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Deaf Students Paint Future Artwork for TCO Performance Center

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Dozens of students from a Metro Deaf School were welcomed to practice after they painted their way into the organization last week as they helped paint pieces of art that will soon hang in Twin Cities Orthopedics Performance Center.

ST. PAUL, Minn. — The Metro Deaf School features a mix of kids from all different races and backgrounds, all of whom happen to be deaf or hard of hearing. 

But a majority of the students at the school are big Vikings fans, and they'll now be connected to their favorite football team forever.

Dozens of students from the school painted their way into the organization last week as they helped paint pieces of art that will soon hang in Twin Cities Orthopedics Performance Center.

"It is such an honor. We can't wait to see it and how it all turns out," Jack Williams, the coordinator of Metro Deaf's after-school program, signed. "To know that we were a part of making that from our school, it's really cool and we're really proud of it.

"This school … we're from Minnesota, and we should be proud to work with the Vikings," Williams added. "To have this relationship, it's amazing."

Students are represented both physically and artistically in the artwork. 

The total project features 17 paintings, all of which make up 'SKOL Vikings,' the catchy fight song fans know from hundreds of home games.

Students from the school posed for pictures as they used American Sign Language to communicate the song. Leslie Barlow, a Minneapolis-based artist, then painted the outline of each photo and added a light purple background, but left the majority of the painting available for Metro Deaf students to fill it in using a paint-by-numbers system.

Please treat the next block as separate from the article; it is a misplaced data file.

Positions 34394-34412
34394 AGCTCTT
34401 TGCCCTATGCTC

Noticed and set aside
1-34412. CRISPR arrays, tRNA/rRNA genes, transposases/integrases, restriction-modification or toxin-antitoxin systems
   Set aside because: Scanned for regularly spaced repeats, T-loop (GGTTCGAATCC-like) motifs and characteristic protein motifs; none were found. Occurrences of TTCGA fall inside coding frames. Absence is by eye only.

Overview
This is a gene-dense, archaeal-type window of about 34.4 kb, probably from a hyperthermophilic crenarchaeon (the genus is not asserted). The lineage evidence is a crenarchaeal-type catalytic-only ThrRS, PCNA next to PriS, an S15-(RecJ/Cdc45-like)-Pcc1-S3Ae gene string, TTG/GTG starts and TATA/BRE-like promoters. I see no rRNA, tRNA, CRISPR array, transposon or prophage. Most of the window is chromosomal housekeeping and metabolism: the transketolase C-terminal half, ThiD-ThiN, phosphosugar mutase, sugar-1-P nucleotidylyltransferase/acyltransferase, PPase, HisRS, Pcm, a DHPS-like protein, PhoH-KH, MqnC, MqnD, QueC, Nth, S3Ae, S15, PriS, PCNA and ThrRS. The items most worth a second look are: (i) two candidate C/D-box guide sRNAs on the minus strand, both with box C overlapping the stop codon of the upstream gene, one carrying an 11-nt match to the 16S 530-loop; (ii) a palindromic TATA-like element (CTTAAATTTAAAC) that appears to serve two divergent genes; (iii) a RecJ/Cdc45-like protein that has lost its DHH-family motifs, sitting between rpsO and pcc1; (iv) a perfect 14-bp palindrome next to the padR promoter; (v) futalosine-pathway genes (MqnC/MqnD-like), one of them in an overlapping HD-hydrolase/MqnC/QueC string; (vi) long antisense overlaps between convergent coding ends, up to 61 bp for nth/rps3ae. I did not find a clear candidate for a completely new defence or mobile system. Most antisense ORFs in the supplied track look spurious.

Barlow, a Minnesota native who said she wanted to make the project "authentic but easily digestible," laid out 19 different colors of paint to correspond with numbers on the paintings.

"I wanted to incorporate the students here in some way. Instead of just being in the painting, how cool would it be for them to get to actually physically paint?" Barlow said. "The goal was just for them to enjoy the process.

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"I brought in as many colors as I possibly could and wanted them to feel like they were really making a full piece of art. Even the way I blocked in the underpainting on the piece of art, that's the way I would block in my own art," Barlow said. "It was just about them having fun and experiencing the work. These paintings become bold and vibrant, almost like little puzzle pieces."

Students lit up as Barlow explained through ASL and an interpreter what the project was going to be.

Then, they went to work.

Although silence spread across the room, it was filled with happiness and concentration as students carefully added their own flair to each piece of work.

"I knew we'd be painting for the Vikings," signed Anthony Virgen, a fourth-grader clad in a Kirk Cousins jersey T-shirt. "I support them … I love the Vikings. The Vikings are very powerful.

"I really love painting," Virgen added. "I like art class."

Some students lit up as they walked in and saw themselves represented in the artwork.

"I like it," fifth grader Ker Twe Poe signed with a smile as her classmates painted in her clothes and smile.

Barlow, who has artwork displayed at U.S. Bank Stadium and Twin Cities Orthopedics Performance Center, said the project was one of the most unique ones she's worked on.

"It was a wonderful challenge to come into this community," Barlow said. "And also humbling … I had to start learning a little bit of sign language.

"But the concept matter is something I'm definitely interested in … celebrating and highlighting these identities and stories," Barlow added. "It's a very special project."

The artwork is expected to be installed at Twin Cities Orthopedics Performance Center by training camp in late July.

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